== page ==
New Teeth In A Single Day

Teeth In A Single Day

Smile: You Can Have New Teeth in a Single Day

The Philly tooth fairies that are ridding the world of dentures

Jenna Bergen on 4/29/2011 at 11:46AM

I think just about everyone recalls the moment they discovered that one of their beloved grandparent’s teeth were removable. Mine: A hazy image of my grandmother popping out her upper chompers and plopping them into a sea-green plastic cup as I watched, eyes bugging out of my five-year-old head, from a perch on a faux fur-covered toilet seat located somewhere in the heart of Levittown, circa 1987. My grandma did her best to turn the entire process into a stand-up comedy act, but years later I learned she felt embarrassed about her dentures, and did her best to never be seen without them.

Thankfully, in this day and age of dental implants, losing your teeth doesn’t have to lead to a life-long relationship with Poli-Grip. Fort Washington’s PI Dental‘s “Teeth in a Day” procedure can give a patient an entirely new smile within a few hours.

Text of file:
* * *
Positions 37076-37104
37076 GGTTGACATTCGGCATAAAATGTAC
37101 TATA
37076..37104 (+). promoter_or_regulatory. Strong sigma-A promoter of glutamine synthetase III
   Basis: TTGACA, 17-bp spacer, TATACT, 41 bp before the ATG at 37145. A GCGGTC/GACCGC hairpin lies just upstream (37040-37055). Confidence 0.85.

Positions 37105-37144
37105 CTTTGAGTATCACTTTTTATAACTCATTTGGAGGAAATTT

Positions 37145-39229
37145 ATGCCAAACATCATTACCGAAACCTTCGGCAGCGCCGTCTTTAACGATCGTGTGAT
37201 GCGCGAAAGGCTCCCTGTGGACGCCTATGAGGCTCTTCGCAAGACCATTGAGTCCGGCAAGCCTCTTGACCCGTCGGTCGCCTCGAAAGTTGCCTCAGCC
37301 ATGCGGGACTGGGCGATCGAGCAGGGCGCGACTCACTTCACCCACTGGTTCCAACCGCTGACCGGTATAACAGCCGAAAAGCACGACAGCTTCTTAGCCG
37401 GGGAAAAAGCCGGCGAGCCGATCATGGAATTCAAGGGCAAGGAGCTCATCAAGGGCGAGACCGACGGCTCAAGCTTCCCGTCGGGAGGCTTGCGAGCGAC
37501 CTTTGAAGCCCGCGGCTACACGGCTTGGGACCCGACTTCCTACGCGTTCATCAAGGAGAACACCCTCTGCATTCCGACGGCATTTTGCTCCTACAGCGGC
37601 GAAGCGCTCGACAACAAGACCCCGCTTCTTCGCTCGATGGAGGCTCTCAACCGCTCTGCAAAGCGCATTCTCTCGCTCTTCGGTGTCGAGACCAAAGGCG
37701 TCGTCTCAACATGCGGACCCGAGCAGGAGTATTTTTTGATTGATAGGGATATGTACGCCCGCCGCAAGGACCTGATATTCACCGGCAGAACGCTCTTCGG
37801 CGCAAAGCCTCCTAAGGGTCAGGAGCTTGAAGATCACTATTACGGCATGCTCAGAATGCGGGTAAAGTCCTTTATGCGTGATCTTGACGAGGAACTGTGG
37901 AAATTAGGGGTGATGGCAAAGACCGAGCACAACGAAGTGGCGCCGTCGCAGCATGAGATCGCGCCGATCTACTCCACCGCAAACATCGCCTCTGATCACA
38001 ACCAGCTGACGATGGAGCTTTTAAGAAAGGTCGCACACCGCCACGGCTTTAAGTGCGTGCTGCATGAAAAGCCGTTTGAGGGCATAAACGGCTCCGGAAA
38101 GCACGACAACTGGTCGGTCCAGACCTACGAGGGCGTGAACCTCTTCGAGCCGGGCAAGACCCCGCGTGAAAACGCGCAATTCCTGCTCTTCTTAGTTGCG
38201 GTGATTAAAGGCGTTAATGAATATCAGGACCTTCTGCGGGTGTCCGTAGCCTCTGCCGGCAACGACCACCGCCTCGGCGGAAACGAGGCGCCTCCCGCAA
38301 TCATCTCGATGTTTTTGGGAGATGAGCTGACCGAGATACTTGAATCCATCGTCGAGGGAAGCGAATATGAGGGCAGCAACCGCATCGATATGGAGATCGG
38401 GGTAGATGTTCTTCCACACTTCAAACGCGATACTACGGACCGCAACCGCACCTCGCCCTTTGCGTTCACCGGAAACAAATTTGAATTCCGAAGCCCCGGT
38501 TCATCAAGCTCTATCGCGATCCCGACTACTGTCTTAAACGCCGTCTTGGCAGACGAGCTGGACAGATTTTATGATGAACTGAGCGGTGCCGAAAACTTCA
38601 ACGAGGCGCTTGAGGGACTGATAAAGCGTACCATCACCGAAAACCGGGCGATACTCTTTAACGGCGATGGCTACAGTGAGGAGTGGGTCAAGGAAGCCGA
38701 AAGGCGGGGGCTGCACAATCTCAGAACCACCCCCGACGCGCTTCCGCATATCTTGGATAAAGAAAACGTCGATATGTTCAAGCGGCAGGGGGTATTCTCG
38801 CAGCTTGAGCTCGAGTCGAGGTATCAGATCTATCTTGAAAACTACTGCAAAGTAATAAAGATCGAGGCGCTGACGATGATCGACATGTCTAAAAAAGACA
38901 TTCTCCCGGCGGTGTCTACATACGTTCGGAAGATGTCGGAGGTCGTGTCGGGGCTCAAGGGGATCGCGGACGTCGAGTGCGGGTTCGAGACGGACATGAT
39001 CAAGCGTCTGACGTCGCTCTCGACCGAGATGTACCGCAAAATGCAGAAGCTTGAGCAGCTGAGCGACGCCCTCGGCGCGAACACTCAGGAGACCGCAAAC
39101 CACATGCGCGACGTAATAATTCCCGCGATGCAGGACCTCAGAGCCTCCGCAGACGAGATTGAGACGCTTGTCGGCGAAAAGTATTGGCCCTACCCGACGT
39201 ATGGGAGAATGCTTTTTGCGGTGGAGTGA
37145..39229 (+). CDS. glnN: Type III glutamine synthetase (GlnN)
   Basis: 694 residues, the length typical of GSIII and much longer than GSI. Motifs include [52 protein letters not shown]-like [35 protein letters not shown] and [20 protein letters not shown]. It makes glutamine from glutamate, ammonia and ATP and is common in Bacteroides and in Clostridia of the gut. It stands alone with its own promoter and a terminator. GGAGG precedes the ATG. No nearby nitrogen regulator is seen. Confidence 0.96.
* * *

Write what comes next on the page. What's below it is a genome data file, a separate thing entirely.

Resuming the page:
I had a chance to see the procedure firsthand this past Wednesday. (PI Dental trains dentists from all over the world, so the OR is equipped with a camera that runs a live feed to a flat-screen TV in the next room, giving onlookers a bird’s-eye view into the patient’s mouth.) While the actual surgery isn’t pretty (even watching fake surgeries on Grey’s Anatomy is enough to make me cringe, and the procedure I saw involved removing the entire set of lower teeth and replacing them with bright, shiny new ones), the results sure are. Many patients opt for the procedure for strictly cosmetic reasons, but others wind up at PI after chipping or losing teeth due to trauma.

Of course, getting a set of fake teeth isn’t cheap. The price starts around $18,000 and can reach as high as $100,000, depending on what needs to be done and the type of materials used. Still, it seems like a fair price to pay considering they’re cavity-proof and allow you to eat and drink just as you normally would (dentures cover the palate, which cuts down tremendously on taste). Also, unlike dentures, dental implants keep the jaw bone from receding, which helps you stay younger-looking longer.

I hope to keep the ones that I’ve got, but, should it ever come down to it, it’s nice to know I’ll need to find a new way to traumatize my future grand kids.

Pi Dental Center, Fort Washington, PA